The Lithuanian–Byelorussian Soviet Socialist Republic or Litbel (Lit-Bel) was a Soviet socialist republic that existed within the territories of modern Belarus and eastern Lithuania for approximately five months during 1919. It was created after the merger of the Lithuanian Soviet Socialist Republic and the Socialist Soviet Republic of Byelorussia. The republic was dissolved after the Polish Army took over its claimed territory of eastern Lithuania during the Polish–Soviet War.
The Polish–Lithuanian War was an armed conflict between newly independent Lithuania and Poland in the aftermath of World War I. The conflict primarily concerned territorial control of the Vilnius Region, including Vilnius, and the Suwałki Region, including the towns of Suwałki, Augustów, and Sejny. The conflict was largely shaped by the progress in the Polish–Soviet War and international efforts to mediate at the Conference of Ambassadors and later the League of Nations. There are major differences in Polish and Lithuanian historiography regarding treatment of the war. According to Lithuanian historians, the war was part of the Lithuanian Wars of Independence and spanned from spring 1919 to November 1920. According to Poland, the war included only fighting over the Suwałki Region in September–October 1920 and was part of the Polish–Soviet War.
In the Polish–Soviet War of 1919-1921, Soviet Russia and Soviet Ukraine were in combat with the newly independent Second Polish Republic and the Ukrainian People's Republic. Both sides aimed to secure territory in the often disputed areas of today's Ukraine and parts of modern-day Belarus, in the context of the fluidity of borders in Central and Eastern Europe in the aftermath of World War I and the breakdown of the Russian and German empires. The first clashes between the two sides occurred in February 1919, but full-scale war did not break out until the following year. Especially at first, neither Soviet Russia, embroiled in the Russian Civil War, nor Poland, still in the early stages of state building, were in a position to formulate and pursue clear and consistent war aims.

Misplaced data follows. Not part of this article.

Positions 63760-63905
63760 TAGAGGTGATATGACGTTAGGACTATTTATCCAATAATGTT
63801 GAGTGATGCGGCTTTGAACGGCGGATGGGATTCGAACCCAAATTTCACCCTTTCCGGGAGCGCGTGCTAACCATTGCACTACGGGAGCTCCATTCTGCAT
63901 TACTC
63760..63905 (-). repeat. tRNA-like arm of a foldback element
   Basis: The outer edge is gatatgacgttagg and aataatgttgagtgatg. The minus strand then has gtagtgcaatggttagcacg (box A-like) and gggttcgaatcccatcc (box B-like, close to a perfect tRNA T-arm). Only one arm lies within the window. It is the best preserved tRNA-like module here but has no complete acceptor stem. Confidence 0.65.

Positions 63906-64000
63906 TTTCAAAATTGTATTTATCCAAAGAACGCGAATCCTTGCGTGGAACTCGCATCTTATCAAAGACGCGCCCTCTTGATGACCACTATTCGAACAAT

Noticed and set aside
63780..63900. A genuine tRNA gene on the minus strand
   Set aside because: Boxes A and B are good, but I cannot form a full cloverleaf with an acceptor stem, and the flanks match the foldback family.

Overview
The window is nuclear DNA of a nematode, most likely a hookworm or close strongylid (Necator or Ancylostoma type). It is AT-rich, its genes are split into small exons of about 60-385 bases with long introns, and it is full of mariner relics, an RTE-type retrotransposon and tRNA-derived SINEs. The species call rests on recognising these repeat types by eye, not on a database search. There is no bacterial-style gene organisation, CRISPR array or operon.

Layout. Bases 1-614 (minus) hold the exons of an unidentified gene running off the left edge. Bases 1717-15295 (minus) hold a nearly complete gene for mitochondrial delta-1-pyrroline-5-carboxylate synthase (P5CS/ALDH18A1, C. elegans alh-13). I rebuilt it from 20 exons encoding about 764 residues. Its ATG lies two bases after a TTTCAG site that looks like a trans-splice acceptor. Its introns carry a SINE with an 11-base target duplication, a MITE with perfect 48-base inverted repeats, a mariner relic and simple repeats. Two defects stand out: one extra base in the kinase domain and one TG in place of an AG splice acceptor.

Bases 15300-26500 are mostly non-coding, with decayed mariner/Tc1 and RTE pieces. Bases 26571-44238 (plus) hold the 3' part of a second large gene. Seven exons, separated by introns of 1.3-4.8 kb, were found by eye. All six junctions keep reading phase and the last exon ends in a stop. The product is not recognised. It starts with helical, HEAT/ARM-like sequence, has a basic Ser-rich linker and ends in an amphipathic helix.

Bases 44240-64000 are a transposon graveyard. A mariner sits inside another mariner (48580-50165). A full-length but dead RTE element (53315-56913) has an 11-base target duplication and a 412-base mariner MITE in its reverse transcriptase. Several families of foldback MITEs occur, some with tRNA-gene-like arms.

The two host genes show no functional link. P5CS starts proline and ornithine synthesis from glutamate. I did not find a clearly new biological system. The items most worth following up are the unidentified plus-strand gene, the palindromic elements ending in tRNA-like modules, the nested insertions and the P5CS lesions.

Vilnius Region is the territory in the present-day Lithuania and Belarus that was originally inhabited by ethnic Baltic tribes and was a part of Lithuania proper, but came under East Slavic and Polish cultural influences over time.
Western Belorussia or Western Belarus is a historical region of modern-day Belarus comprising the territory which belonged to the Second Polish Republic during the interwar period in accordance with the international peace treaties. Before the 1939 Nazi-Soviet invasion of Poland it used to form the northern part of the Polish Kresy macroregion. Following the end of World War II in Europe the territory of Western Belorussia was ceded to the Soviet Union by the Allied Powers, while the city of Białystok with surroundings was returned to Poland. Until the dissolution of the Soviet Union in 1991 Western Belorussia formed a significant part of the Byelorussian Soviet Socialist Republic (BSSR). Today, it constitutes the western part of the sovereign Republic of Belarus.